6. Fun Transition Activity with Kid Involvement

Plan transition themes that meet the needs and interests of children in care. Continue to use the transition theme until the children tire of it. Then think up a way to carry out transitions in a new manner when the old one grows uninteresting.

An idea from the book, Transition Magician is to use themes in a box or basket.

For example, have children each draw an object out of the box, and then line up by type of object. If it’s shaped, all Circles line up now all squares line up, etc.



7. Marshmallow Toes

Tell children to line up quietly like marshmallows.

Walking through the hallways,
Everyone quietly goes.
Being respectful all the way
Walking on our Marshmallow Toes

8. Line Up 

  • By Color: Line up if you’re wearing the color red; line up if you’re wearing blue, etc.
  • By anything: Line up if you have a tooth missing; line up if you have brown hair, etc.
  • By birthday month: Line up if you were born in August; line up if you were born in September, etc.

9. Random Selection

Randomly choose names from a basket to send a few children at a time to line up. Reverse the order the next time so that children who were called on last will be called on first the next day.

10. Name Recognition Transition Idea

Spell students’ names aloud and allow them to line up when they recognize their names.

11. Line Up with a Hopping Challenge

This can be played in a circle, a line, or as a “Bunny, Kangaroo or Froggie Says____” game.
Give children a variety of “hopping” commands such as:

  • Hop in one place.
  • Hop and turn in a circle at the same time.
  • Hop on left/right foot.
  • Hop backward, sideways; make a square or circle.
  • Hop over a line.
  • Hop with a partner.
  • Hop quietly to line up.

12. Quiet Circle

To start Circle Time, appeal to children’s imagination.

Example: There’s a little bear that lives in a cave (a puppet in a paper sack).

  • When it’s time for group time, go to the circle area and quietly announce that Little Bear is about to come out.
  • Kids hurry over, but they know he’s shy and will only appear if everyone is quiet.
  • When Little Bear comes out, he has a math problem to solve and asks kids to help.
  • It’s the perfect segue.

13. Songs and Finger plays

  • Write simple fingerplays and songs on 3″ x 5″ index cards.
  • You can hole- punch a corner and hook them onto a key chainring. They will fit easily into a pocket so that you can pull them out and lead the children in a finger play or singing activity.
  • Finger plays and songs are not only fun, but they also enable children to practice playing with language and rhythm.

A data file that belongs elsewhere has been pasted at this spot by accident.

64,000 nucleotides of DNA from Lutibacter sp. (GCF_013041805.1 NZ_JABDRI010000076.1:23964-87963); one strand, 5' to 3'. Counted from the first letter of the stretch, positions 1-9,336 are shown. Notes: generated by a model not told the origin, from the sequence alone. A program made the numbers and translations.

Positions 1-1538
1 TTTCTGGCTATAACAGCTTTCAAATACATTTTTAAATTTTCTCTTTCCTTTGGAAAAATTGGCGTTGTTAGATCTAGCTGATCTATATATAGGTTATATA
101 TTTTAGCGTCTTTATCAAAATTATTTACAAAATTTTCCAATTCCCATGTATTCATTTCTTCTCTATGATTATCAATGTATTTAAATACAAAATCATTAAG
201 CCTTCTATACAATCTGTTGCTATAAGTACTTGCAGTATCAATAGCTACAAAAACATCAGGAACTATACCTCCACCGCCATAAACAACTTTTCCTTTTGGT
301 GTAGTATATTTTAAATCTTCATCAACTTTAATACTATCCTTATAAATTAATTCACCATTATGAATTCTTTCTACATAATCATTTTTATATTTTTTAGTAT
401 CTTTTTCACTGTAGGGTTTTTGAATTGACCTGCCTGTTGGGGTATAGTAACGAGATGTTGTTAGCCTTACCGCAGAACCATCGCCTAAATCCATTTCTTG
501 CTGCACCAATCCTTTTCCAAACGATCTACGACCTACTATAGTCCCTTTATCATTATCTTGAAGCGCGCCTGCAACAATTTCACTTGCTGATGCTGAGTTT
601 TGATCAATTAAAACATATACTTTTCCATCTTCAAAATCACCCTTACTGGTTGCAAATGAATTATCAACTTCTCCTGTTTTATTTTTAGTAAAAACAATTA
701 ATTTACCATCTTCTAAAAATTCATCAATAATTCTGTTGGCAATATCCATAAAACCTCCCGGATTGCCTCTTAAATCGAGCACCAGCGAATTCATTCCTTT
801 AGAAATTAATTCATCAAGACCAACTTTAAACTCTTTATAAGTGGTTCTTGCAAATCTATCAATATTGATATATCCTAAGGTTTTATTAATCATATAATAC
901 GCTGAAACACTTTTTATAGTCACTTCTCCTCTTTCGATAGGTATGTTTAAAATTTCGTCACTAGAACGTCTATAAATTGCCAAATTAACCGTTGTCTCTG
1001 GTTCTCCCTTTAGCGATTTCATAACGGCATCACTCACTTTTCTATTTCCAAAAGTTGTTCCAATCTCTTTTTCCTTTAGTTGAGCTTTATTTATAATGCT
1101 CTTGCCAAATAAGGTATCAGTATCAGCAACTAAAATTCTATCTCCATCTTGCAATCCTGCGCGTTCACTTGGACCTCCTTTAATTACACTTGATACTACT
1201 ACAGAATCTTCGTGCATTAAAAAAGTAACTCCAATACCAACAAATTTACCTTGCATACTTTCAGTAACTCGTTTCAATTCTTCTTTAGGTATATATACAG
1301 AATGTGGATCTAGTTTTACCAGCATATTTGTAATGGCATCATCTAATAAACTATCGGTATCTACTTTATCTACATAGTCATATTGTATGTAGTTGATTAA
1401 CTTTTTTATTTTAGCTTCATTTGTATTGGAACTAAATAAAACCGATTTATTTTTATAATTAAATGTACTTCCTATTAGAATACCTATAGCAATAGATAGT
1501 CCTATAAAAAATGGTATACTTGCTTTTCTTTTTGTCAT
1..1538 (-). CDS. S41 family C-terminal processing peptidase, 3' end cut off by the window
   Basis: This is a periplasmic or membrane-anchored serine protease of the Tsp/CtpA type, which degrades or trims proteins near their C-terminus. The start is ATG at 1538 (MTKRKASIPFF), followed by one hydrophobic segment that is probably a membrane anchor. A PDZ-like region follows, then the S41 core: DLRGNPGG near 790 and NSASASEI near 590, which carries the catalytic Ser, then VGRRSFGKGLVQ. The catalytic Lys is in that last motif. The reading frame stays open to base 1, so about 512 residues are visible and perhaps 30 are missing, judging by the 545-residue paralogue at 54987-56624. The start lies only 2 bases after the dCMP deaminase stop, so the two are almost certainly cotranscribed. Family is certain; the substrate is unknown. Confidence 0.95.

14. Sing the ‘stand in line’ song

To the tune of “If You’re Happy and You Know It”

If you’re ready to move along-stand in line (clap , clap)
If you’re ready to move along-stand in line (clap , clap)
If you’re standing in the line then be (whisper) very very quiet
If you’re standing in the line be (whisper) very quiet.

With the next verse use body movement.

If you’re standing in the line blink your eyes (blink, blink)
If you’re standing in the line blink your eyes (blink, blink)
If you’re standing in the line then be (whisper) very very quiet
If you’re standing in the line be (whisper) very quiet.

Continue with different movements such as touch your toes, turn around, etc.

15. Transition Music 

Music is a very effective tool in providing transitions for kindergarten children. Play some sort of silly song such as “The Chicken Dance” to signify a transition is coming. Children are naturally drawn to music. They enjoy singing songs they know have a specific meaning when it’s time to pick up toys or other things.

16. Music and Movement Activities

  • These can include different forms of dancing, such as the Mexican hat dance, the Hora, an Irish jig, salsa, line dancing, and hip hop, etc.
  • You can also engage students in circle games, such as The Farmer in the Dell, Bluebird, Ring around the Rosie, and London Bridge, etc.
  • After moving about for a few minutes, students can be asked to sit right where they are on the rug to listen to a story or engage in a lesson. (pre-K-1)

17. Rubber Band Ball 

Many teachers struggle to get their students quiet in the hallway.
I started a rubber-band ball and anytime we get a compliment from an adult in the hallway, we get to add a rubber band to the rubber band ball.